Texas and New Mexico are the only two states whose rate of uninsured residents exceeds the number of uninsured in Florida.

This article in the Pensacola News Journal says Escambia County’s uninsured rate is even higher at about 25 percent. With Florida at one of the highest unemployment rates in the country, 10.7 percent in July, it makes sense that there is a corresponding lack of health insurance since many are covered through their work. Back in 2007-2008 the uninsured rate was 19.6 percent.
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With all the laws that didn’t make it on the books in Florida during the last legislative session, one that has to do with clothing, especially clothing that is not supposed to be seen, is being enforced. The “Pull Up Your Pants” bill requires Florida school districts to discipline students whose underwear shows. They are known as “Saggy Pants Laws” and they are being enacted all over the country. Illinois law enforcement will write a ticket for high school students with their boxers showing. And the ticket is a steep one – $750.00. Virginia is considering such a ban and the public bus system in Fort Worth, Texas turns away passengers with saggy pants. Winston-Salem and South Carolina are turning to education to stop the so-called stylish practice.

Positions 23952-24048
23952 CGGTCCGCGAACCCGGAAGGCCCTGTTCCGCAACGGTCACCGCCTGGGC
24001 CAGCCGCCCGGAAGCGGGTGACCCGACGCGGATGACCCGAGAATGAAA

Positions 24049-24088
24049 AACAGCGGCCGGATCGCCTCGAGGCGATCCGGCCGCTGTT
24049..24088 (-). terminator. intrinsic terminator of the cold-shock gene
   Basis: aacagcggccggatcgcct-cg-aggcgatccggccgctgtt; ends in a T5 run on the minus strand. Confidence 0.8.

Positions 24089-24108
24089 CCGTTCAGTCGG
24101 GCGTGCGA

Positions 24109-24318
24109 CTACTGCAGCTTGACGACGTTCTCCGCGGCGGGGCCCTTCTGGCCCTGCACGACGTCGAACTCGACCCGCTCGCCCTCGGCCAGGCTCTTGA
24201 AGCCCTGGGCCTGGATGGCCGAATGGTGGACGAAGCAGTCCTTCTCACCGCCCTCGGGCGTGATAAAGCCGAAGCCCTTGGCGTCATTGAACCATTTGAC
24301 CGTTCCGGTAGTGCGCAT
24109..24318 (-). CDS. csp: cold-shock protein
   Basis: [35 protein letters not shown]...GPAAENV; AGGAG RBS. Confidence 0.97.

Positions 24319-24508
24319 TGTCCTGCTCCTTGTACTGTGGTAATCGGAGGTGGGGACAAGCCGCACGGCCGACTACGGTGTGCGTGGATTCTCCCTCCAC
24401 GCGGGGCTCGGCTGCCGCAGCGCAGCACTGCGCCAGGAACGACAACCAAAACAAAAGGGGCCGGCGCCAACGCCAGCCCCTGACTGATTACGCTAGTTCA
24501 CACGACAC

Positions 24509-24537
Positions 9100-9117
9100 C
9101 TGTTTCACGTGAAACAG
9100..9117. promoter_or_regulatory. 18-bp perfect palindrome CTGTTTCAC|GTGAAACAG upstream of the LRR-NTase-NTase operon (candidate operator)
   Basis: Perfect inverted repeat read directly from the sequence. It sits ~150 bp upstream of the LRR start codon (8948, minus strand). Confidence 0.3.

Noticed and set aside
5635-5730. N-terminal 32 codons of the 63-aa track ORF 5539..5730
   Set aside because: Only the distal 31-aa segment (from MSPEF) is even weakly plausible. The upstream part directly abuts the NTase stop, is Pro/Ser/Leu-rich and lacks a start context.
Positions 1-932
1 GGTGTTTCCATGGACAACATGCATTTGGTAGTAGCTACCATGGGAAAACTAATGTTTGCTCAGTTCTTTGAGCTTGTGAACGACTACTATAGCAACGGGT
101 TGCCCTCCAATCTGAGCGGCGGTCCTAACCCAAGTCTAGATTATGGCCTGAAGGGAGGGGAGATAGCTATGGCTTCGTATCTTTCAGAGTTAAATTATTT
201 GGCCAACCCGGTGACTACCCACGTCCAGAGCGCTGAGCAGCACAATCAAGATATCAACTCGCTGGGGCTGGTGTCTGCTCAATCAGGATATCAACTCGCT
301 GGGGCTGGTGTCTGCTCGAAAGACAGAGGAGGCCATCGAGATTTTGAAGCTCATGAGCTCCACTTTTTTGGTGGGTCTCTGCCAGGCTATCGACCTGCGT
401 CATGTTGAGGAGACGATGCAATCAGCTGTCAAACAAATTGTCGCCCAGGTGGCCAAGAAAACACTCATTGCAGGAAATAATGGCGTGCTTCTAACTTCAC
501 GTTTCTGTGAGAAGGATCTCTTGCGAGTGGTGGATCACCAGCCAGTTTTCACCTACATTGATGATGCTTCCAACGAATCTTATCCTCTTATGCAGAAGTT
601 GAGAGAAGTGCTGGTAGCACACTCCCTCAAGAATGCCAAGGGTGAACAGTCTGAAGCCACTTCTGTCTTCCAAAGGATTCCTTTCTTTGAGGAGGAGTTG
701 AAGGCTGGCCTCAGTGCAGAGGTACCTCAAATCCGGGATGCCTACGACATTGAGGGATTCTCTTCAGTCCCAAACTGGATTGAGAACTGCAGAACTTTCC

In Florida as school started last week, State Senator Gary Siplin visited a number of Orlando high school and handed out belts to students who might need a little more support. He is the lawmaker behind the ban which carries only a punishment similar to a dress code violation. That can include up to three days of an in-school suspension.
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It happens every day – a motorist sees a speed trap then flashes their vehicle’s lights so oncoming cars are warned in advance. Most people don’t understand that they can receive a ticket for that in Florida, or can they? An Oviedo law firm filed a lawsuit on behalf of a 22-year-old motorist who was on her way to school one morning when she received a ticket for flashing her lights to warn other motorists. She was told by the officer she had broken the law, but what law?

She filed a lawsuit, challenged the ticket and won, something 2,900 other motorists are hoping happens to them in another lawsuit filed Wednesday, August 24 in Tallahassee. The motorists all received tickets from 2005 to 2009 and were told flashing their lights was against the law. However, there is no law against flashing your lights. Officers were merely misinterpreting a law against putting emergency lights on their vehicles.